Fyzabad Chamber says Budget puts low-income earners in hardship


The 2022-2023 Na­tion­al Bud­get of­fers lit­tle hope for low-in­come earn­ers in par­tic­u­lar, is a con­cern be­ing ex­pressed by Ang­ie Jairam, the Pres­i­dent of Fyz­abad Cham­ber of Com­merce.

“For a large per­cent­age of our pop­u­la­tion—es­pe­cial­ly the low-in­come and no-in­come cit­i­zens—it would be a trem­bling feel­ing. There will be chal­lenges for the SMEs, as dis­pos­able in­comes will be re­duced,” Jairam said in a re­lease.

“The Cham­ber, there­fore, feels that more con­sid­er­a­tion should be giv­en to en­sure the wheels that turn eco­nom­ic growth be giv­en pri­or­i­ty,” she stat­ed.

Ac­cord­ing to Jairam, the trav­el­ling pub­lic will be bur­dened to pay more for gas with the in­crease in fu­el prices, not­ing this was “in ad­di­tion to the in­creased cost for main­te­nance of ve­hi­cles”.

“We see these as a hor­ri­fy­ing im­pact to the ex­is­tence of busi­ness,” Jairam said.  

“The Cham­ber is cu­ri­ous to see how the fund­ing will be dis­trib­uted to var­i­ous Gov­ern­ment Min­istries.  In the last few bud­gets, there was lit­tle or no com­mu­ni­ty de­vel­op­ment in and around the Fyz­abad com­mu­ni­ties. We are hop­ing to see some pos­i­tive changes,” the Fyz­abad Cham­ber pres­i­dent said.

“The Cham­ber calls on the Min­istry of Ed­u­ca­tion to com­plete the con­struc­tion of the Rousil­lac Hin­du Pri­ma­ry School and re­move the chil­dren from the Com­mu­ni­ty Cen­tre where they have been housed for over 7 years,” Jairam de­mand­ed in the Cham­ber’s state­ment. “The road net­work in Fyz­abad has been de­plorable for years and ur­gent at­ten­tion is need­ed to ad­dress same. There­fore, the Cham­ber makes a call on the Min­istry of Works and Trans­port, or the Agency re­spon­si­ble for road­works, to en­sure that the fund­ing is al­lo­cat­ed for the nec­es­sary road re­pairs.”

She added: “The Cham­ber is hop­ing that some con­sid­er­a­tion be giv­en to ease the pres­sures and give some time for busi­ness to re­cov­er from the im­pact of COVID-19.”

The Cham­ber made the fol­low­ing con­tri­bu­tions to­wards dis­cus­sions on the Na­tion­al Bud­get 2022/2023:


1. Per­son­al In­come Tax Al­lowance… While we re­ceived an ap­prox­i­mate­ly 7.1% in­crease in In­come Tax Re­lief, this was off­set by the ap­prox­i­mate 16.7% in­crease in fu­el prices (Pre­mi­um and Su­per), there­by re­sult­ing in a 9.6% de­crease in Dis­pos­able In­come. The in­creased cost of Diesel will im­pact on goods and ser­vices re­sult­ing in a trick­le-down ef­fect on all con­sumers. With the in­creas­ing cost of liv­ing, the Gov­ern­ment has not ad­dressed those most vul­ner­a­ble with­in our so­ci­ety, who work on 2019 min­i­mum wage. Any NIS in­crease will cer­tain­ly de­crease the pur­chas­ing pow­er even fur­ther.


2. VAT Reg­is­tra­tion Thresh­old…  (i) In­crease of the Thresh­old min­i­mizes the ad­min­is­tra­tive bur­den on fil­ing VAT re­turns, etc. (ii) De­pend­ing on the in­dus­try that com­pa­nies op­er­ate with­in, be­ing non-VAT reg­is­tered may make a com­pa­ny seem un­at­trac­tive to the larg­er or­ga­ni­za­tions or state-owned en­ter­pris­es for pre­qual­i­fy­ing for ten­der pur­pos­es.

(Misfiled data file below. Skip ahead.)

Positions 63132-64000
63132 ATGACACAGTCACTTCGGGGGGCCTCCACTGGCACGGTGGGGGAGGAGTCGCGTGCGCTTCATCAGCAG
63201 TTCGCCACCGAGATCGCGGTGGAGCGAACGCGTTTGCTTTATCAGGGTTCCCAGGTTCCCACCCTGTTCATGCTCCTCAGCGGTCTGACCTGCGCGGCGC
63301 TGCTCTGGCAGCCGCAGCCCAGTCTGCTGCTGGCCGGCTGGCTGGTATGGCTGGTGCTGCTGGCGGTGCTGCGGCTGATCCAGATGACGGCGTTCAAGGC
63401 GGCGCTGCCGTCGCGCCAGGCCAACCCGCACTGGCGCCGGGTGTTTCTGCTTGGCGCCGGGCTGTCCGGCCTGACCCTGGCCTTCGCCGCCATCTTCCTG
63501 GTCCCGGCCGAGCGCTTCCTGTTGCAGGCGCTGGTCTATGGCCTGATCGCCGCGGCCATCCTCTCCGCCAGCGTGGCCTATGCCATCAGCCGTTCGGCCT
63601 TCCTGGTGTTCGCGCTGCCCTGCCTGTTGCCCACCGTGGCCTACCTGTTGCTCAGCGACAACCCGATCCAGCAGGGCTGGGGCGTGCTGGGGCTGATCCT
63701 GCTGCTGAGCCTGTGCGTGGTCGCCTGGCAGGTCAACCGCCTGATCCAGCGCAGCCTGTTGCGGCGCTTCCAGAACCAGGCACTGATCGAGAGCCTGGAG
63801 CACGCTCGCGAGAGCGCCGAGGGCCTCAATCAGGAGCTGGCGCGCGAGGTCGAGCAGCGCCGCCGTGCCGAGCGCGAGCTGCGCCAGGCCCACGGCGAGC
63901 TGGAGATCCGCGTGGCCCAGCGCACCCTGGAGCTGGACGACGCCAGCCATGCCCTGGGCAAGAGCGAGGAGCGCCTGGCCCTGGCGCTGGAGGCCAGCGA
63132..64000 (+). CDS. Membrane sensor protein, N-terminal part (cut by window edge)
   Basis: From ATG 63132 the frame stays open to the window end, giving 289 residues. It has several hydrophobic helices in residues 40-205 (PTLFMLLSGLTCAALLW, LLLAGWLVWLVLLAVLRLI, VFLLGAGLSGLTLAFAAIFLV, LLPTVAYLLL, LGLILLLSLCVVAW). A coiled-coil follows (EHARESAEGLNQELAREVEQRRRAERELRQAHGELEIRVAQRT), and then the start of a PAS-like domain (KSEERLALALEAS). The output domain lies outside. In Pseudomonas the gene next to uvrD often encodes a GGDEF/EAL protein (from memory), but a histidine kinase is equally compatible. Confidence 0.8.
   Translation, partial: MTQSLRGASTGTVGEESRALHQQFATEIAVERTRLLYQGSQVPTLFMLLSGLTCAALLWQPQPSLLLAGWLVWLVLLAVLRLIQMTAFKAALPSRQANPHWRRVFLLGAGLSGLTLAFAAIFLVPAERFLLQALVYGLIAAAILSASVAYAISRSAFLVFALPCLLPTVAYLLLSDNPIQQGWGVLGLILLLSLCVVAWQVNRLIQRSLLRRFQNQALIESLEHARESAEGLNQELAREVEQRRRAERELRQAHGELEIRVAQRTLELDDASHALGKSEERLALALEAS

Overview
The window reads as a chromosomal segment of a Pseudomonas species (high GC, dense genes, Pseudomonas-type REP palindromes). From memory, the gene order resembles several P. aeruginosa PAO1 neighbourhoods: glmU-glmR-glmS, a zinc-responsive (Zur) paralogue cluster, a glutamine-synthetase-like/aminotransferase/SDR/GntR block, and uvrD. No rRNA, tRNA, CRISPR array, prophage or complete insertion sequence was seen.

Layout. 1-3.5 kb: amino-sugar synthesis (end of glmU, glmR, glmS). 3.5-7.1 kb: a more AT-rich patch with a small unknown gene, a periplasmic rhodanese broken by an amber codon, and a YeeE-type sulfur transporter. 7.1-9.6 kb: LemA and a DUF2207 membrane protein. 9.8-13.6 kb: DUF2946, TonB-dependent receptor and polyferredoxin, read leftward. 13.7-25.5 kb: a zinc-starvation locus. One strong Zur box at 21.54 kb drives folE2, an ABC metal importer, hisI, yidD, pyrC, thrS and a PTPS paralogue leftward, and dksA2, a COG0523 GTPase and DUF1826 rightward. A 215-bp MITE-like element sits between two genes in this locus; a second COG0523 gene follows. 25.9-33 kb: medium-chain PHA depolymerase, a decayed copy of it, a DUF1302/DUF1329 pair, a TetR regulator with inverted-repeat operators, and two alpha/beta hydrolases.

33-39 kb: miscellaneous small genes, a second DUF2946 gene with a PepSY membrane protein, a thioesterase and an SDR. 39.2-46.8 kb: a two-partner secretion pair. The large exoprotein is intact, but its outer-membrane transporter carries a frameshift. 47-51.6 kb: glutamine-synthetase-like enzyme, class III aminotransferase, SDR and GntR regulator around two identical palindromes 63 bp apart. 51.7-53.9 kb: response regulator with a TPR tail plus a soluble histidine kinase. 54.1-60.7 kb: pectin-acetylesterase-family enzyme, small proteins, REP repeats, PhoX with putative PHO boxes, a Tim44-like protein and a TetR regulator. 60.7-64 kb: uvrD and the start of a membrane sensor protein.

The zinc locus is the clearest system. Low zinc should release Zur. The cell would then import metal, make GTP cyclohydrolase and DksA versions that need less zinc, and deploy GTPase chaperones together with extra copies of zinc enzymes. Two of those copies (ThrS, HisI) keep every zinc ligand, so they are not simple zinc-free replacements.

3. Elec­tron­ic Pay­ment Providers and e-Mon­ey Is­suers…  (i) As­sist dig­i­tal­ly with ease of do­ing busi­ness; (ii) Add to the safe­ty of em­ploy­ees and busi­ness­es


4. Re­vi­sion of the Pe­tro­le­um tax thresh­olds, en­cour­ages our up­stream oil and gas play­ers to in­crease in­vest­ment and by ex­ten­sion pro­duc­tion, and would have a trick­le-down ef­fect on our econ­o­my.


5. Whilst the Man­u­fac­tur­ing tax cred­it would en­cour­age in­vest­ment in lo­cal man­u­fac­tur­ing, it may be a fi­nan­cial bur­den to SMEs.


6. Ap­proved Small Com­pa­ny: Ex­emp­tion from Tax­a­tion. The FCOC feels that this should be af­ford­ed to all SME’s whether list­ed on the Stock Ex­change or not.


7. The FCOC would like to get clar­i­fi­ca­tion on the fi­nan­cial sup­port to SME’s, es­pe­cial­ly those who fall be­low the rev­enue thresh­old, as we be­lieve that these are the most vul­ner­a­ble com­pa­nies.


8. Whilst the School to Work Ap­pren­tice Al­lowance is a great ini­tia­tive; it should be ex­tend­ed to sole traders and part­ner­ships un­der the In­come Tax Act.


9. While we un­der­stand that the ad­min­is­tra­tive cost to op­er­ate this sys­tem (#8) would have in­creased due to lo­cal in­fla­tion, we feel that fines in re­la­tion to il­le­gal firearms should have in­creased much more. We do hope with the in­crease in FUL ad­min­is­tra­tion fees, the re­spec­tive Min­istry will ac­quire ad­e­quate fund­ing to ex­pe­dite the grant­i­ng of ex­ist­ing and new ap­pli­ca­tions based on the needs of the busi­ness com­mu­ni­ty, es­pe­cial­ly due to the cur­rent crime sit­u­a­tion.


10. We ap­plaud the Gov­ern­ment for the Tax Amnesty to as­sist the SMEs in these times, as well as the re­lax­ation of re­stric­tions on GATE fund­ing, as we be­lieve the youths are our fu­ture.


11. Cur­rent­ly the busi­ness com­mu­ni­ty with­in the SMEs has used ex­pen­sive for­eign ex­change mea­sures like cred­it card, Pay Pal, West­ern Union to sur­vive in the Trinidad and To­ba­go mar­ket. What has the Gov­ern­ment im­ple­ment­ed for a fair dis­tri­b­u­tion of for­eign cur­ren­cy to our SME busi­ness com­mu­ni­ty, as well as the en­er­gy sec­tor in­to the up­stream and down­stream pro­duc­ers?

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